This species is primarily a parasite of dogs, but will also readily feed on cattle, horses, humans, and other animals. It is a 3-host tick, with the larva and nymph stages prone to feed on small animals and the adults on larger animals. It is a known vector of Rocky Mountain Spotted Fever, Tularemia, and a form of Ehrlichiosis. It also may cause tick paralysis due to a venom in its saliva. The life cycle can be completed from egg to adult in about 2 months if suitable blood hosts are available, but may extend over 2 years if necessary. Each stage – 6 legged larva, 8 legged nymph, and 8 legged adult – require a blood meal from a vertebrate host, and cannot move on to their next stage without one. Following feeding the tick drops off the host and secludes itself to digest the blood. Finding a host may involve “questing”, in which the tick climbs vegetation in a place where animals may brush past. Larvae may survive 11 months without feeding, nymphs up to 6 months without feeding, and adult ticks may survive 2 years without feeding. Feeding requires from 3 to 10 days on the host and following this the adult female will seek out a secluded location, deposit a mass of several thousand eggs, and then die.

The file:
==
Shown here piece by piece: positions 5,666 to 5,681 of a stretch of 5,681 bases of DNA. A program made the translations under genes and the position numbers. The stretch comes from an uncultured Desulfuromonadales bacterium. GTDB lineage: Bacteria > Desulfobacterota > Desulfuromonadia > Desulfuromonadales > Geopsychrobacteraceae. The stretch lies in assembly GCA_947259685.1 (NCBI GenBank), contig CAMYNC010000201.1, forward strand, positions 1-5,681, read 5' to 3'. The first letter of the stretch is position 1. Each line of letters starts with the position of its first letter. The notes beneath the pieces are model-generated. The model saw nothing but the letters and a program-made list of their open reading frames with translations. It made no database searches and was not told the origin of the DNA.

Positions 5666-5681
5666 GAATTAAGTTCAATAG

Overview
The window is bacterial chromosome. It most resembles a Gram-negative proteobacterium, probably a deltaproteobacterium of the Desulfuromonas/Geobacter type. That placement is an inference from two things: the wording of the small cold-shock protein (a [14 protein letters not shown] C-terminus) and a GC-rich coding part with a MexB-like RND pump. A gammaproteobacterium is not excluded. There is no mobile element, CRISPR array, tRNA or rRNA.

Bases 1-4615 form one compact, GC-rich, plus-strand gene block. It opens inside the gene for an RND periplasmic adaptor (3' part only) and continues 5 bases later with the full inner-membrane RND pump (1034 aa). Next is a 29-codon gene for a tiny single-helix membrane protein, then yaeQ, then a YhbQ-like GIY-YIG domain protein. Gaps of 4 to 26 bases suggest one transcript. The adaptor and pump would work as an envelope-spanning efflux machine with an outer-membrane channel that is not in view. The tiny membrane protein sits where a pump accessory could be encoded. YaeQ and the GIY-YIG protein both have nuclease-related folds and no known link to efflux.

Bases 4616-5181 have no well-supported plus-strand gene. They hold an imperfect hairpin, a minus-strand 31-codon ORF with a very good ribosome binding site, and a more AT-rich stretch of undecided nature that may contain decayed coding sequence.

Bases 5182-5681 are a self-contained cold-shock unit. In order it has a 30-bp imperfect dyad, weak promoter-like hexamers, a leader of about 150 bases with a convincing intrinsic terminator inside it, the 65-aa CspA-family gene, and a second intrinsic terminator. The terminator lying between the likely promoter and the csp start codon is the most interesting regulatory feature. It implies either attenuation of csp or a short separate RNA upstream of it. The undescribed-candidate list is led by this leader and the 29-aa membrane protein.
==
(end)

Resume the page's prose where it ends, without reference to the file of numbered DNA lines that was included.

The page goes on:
Tick management relies on managing the environment to discourage ticks. This includes keeping grasses mowed short and eliminating rodents that may be nesting on the property and serving as alternate host animals. Excluding larger animals from a property also can reduce the number of ticks present. Pet owners need to be educated on inspecting pets daily for ticks and on the proper way to remove and dispose of ticks. Exterior areas where ticks are present can be treated with a labeled insecticide residual and interior areas also treated carefully. This should involve thorough crack and crevice applications into all possible crevices where the engorged ticks may have secluded themselves following feeding.